The introduction of open green spaces is reshaping the way people are living in multi-residential apartments. A recent article published in The Age highlighted how leading Melbourne architects and landscape architects are taking on the role of social engineers by bringing residents closer to nature and changing the way they interact with the spaces around them.
Warwick Savvas, a senior associate at ASPECT Studios, was featured in the story and shared the ways in which landscape architects are helping to create ‘living architecture’ with more greenery and open spaces.
Warwick was recently joined by Jonothan Cowle, design manager with architecture firm Rothelowman, to present ideas at the Making Cities Liveable conference in Melbourne. They showed several examples of how apartment living can place residents within nature through initiatives such as self-funding communal areas or swapping private balconies for sky gardens. Acacia Place in Abbotsford and Habitat tower in Southbank are both exemplary case studies.
Like everyone at ASPECT Studios, Warwick is passionate about creating places where people want to be. A close proximity to nature is proven to promote health and wellbeing and there are many ways that residential apartment living can be woven in to the natural environment to enhance the way of life for all residents.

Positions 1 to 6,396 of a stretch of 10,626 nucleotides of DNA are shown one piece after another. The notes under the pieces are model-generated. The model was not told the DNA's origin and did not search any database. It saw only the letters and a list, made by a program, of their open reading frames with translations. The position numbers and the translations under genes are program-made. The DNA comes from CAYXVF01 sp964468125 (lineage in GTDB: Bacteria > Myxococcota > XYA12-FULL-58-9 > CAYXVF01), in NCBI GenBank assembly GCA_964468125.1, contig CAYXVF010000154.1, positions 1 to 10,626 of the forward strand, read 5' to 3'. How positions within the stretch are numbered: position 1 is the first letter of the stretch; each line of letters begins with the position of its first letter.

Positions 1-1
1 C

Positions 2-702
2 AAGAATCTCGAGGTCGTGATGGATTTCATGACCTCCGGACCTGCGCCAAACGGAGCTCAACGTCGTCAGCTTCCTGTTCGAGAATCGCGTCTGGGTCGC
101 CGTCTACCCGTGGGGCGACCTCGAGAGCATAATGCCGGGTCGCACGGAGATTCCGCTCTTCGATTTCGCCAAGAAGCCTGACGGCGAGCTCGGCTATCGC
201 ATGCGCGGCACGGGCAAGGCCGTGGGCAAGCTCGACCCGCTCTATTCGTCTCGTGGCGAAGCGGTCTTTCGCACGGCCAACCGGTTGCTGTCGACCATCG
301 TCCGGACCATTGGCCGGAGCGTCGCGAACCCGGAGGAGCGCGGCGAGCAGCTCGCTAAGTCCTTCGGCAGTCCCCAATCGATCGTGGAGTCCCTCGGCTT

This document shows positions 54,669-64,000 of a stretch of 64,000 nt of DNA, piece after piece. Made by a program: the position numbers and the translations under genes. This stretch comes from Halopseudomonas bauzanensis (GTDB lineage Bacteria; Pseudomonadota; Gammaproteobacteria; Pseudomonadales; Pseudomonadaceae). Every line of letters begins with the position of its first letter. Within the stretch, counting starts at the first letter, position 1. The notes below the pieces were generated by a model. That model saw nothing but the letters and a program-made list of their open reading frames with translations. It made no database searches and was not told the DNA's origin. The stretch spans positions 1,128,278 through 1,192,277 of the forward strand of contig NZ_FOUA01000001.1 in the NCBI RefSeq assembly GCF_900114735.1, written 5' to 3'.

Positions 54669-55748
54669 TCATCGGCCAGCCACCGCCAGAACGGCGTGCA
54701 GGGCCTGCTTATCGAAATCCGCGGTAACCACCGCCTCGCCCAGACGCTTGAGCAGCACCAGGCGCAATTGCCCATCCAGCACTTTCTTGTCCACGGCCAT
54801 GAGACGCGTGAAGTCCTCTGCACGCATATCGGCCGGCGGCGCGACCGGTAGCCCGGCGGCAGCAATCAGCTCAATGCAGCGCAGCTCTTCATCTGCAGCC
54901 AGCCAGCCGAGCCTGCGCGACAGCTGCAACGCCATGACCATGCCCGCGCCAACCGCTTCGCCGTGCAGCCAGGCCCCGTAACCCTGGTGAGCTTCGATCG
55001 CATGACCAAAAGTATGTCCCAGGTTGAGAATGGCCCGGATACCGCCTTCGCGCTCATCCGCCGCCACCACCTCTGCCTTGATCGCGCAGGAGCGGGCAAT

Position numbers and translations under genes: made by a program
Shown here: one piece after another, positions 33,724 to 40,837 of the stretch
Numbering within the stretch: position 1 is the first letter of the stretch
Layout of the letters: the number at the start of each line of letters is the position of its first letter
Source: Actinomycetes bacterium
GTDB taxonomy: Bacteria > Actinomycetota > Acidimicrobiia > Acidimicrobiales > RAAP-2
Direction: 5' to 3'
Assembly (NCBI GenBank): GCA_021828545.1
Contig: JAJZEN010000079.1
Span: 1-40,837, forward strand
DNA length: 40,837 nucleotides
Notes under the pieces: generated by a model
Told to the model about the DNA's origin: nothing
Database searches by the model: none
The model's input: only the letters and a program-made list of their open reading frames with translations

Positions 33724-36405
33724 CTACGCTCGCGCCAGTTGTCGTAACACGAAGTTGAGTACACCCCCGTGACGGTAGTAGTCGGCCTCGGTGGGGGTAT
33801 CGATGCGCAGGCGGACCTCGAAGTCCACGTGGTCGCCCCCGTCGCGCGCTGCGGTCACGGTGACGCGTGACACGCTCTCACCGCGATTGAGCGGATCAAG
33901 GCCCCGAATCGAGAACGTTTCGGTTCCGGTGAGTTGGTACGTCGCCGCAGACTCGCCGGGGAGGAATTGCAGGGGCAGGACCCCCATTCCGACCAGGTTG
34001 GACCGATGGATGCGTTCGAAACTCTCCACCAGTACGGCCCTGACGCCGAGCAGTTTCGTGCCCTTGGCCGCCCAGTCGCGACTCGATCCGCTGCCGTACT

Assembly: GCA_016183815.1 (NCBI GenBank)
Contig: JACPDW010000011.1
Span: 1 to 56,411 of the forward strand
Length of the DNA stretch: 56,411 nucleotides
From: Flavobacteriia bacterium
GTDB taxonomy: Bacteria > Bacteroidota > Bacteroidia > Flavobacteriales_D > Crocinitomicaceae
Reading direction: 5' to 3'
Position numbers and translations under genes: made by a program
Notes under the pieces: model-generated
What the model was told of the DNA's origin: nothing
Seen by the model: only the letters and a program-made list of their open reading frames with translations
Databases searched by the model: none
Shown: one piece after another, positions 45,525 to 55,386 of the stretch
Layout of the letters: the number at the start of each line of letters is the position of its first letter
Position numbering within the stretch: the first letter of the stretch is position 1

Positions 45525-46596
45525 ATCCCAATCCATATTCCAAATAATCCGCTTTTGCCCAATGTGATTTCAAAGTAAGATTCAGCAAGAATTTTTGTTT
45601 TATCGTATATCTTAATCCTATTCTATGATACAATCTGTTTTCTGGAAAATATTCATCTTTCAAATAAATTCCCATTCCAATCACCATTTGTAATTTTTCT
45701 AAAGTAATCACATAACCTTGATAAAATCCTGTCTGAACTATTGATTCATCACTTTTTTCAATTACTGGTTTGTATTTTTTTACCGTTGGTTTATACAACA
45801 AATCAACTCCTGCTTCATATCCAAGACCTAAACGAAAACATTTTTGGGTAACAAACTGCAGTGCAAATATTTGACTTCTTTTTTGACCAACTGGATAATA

“We’ve been concentrating on developing a strategy for apartments and doing a lot of work on what we call living architecture with more greenery and open spaces,” Warwick explained to The Age.
“There’s been a reaction against the lowest common denominator apartment products on the market that developers were providing because they were easy to get through planning and easy to sell,” he added. “Developers need to do hard-nosed number crunching on whether they’ll aim for a quick profit and get out, or in the context of oversupply of run-of-the-mill apartments, create something that gives back and stands out from the rest of the market.”
Photo Credits: Top: One Central Park – Credit: ASPECT OCULUS; Middle: Barangaroo South – Credit: Florian Groehn; Bottom: Platinum – Credit: ASPECT Studios Warwick Savvas.